It’ll never happen to me……..Ooops, it just did

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Once again I’m sort of a bearer of sad news… not the worst, but sad.  A friend shared a post on Joe’s Facebook page .. STICK INJURY . The guy’s story follows at the end of this.  I will not add to it other than say that PEOPLE WITH DOGS, NEAR DOGS, LOOKING AFTER A FRIENDS’ DOG, please do not use a piece of tree in any form as a toy for a dog. Throw a frisby, and old tied and knotted rope, a large-ish ball, a dog toy …ANYTHING but sticks and wood.

After over 140000 views on Joe’s story, https://mrsskeats.wordpress.com/2013/12/28/dont-let-another-good-dog-die-needlessly/, numerous views on his facebook page, views tweets and retweets on twitter and word of mouth via other circles I believed naively that people were getting the message.  To read those words ‘it’ll never happen to me’. made me shiver.

Martyn and Jet’s story

Like most dog owners, I’ve been warned countless times that sticks and dogs are a bad combination and thought ‘it’ll never happen to me’. Well last night it did.

Jet brought a stick back and her mouth was covered in blood. I wiped it away and it came back instantly. Managed to prise her mouth open and blood poured out and onto the grass, and I do mean poured. I ran her to a water bucket nearby and washed some of it away but more and more kept coming – easily a pint in the space of a minute. Finally it slowed and stopped and I got her inside for a look. I couldn’t see much but all that blood had come from somewhere and I’ve never seen an animal look so wretched and in pain in all my life, so to the vet it was.

The vet couldn’t see exactly what she had done, but knew it was bad so took her straight in for a look. One operation later and it turns out that the stick had tore through her tonsil and soft palate, nicking an artery on the way and ploughed over an inch into the soft tissue above her palate. I was told in no uncertain terms that it was a miracle she didn’t bleed out in the field there and then, and had the stick went in even a millimetre to the side she would have been dead, no question.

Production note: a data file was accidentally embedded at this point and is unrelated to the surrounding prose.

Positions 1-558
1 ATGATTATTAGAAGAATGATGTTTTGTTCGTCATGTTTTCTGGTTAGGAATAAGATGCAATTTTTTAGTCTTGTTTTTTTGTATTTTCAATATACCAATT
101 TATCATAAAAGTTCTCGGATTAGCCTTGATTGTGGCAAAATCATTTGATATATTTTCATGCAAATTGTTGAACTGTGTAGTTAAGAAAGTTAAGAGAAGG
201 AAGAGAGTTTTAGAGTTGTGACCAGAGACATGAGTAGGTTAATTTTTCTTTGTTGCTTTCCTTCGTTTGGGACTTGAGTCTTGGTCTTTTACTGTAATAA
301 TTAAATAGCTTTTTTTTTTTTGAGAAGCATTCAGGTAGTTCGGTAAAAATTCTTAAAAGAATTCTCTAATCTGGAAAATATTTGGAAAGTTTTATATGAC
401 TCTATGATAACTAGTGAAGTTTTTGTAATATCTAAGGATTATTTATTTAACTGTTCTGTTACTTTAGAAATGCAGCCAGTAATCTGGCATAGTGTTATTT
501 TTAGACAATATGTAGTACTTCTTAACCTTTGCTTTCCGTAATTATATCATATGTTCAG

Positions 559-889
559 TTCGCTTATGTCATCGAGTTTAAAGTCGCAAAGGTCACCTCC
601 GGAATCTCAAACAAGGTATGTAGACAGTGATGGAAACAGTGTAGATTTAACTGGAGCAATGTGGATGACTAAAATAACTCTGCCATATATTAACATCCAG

Once I had her home i went and found where it happened and got a few pictures. Hopefully they will make you all think twice before throwing a stick. I’ve definitely learned the hard way.

***Update 25/09/2014***

Jet has been for her 3-day check-up at the vet and it all seems to be healing okay, but she still has a hole in her palate and is still on plenty of painkillers and antibiotics. Back on Monday for a check-up again but we seem to have got off lucky, although the hole might not heal properly and it will take her a few weeks to fully replace all the blood she lost. Glad my girl is tough as old boots!

jet stick 1 jet stick 2 jet stick 3 jet stick 4

 

 

 

 

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Joe died but his death is still carrying a message

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It’s 19th June 2014. Joe died 6 months ago on 23rd December 2013.

Joe was a 6 year old beautiful boy taken from us after only 10 months by a cruel twist .. an accident .. lack of information .. so I started a mini campaign.  And I’ve just read about another poor soul, a friend of a friend, having to wait to see if his dog will survive a stick injury.  Heartbreaking.

Ok so writing about it channelled my grief but the whole thing goes beyond that.

What was to be thought a rare freaky accident turned out to be all too familiar to vets and families worldwide.  What was thought to be a personal kick in the nuts turns out to be a case of ignorance is most definitely not bliss.

I received hundreds of comments on my first post after Joe died. I received hundreds of facebook and twitter comments too.  The current WP views are at over 139000 which is great, and yet not enough.  Dogs are still being treated for nasty stick injuries, vets see a few each month.  I can’t preach and stay stop it, but I can let anyone and everyone who cares know what a potential danger stick throwing is: better than being totally ingnorate of the risks.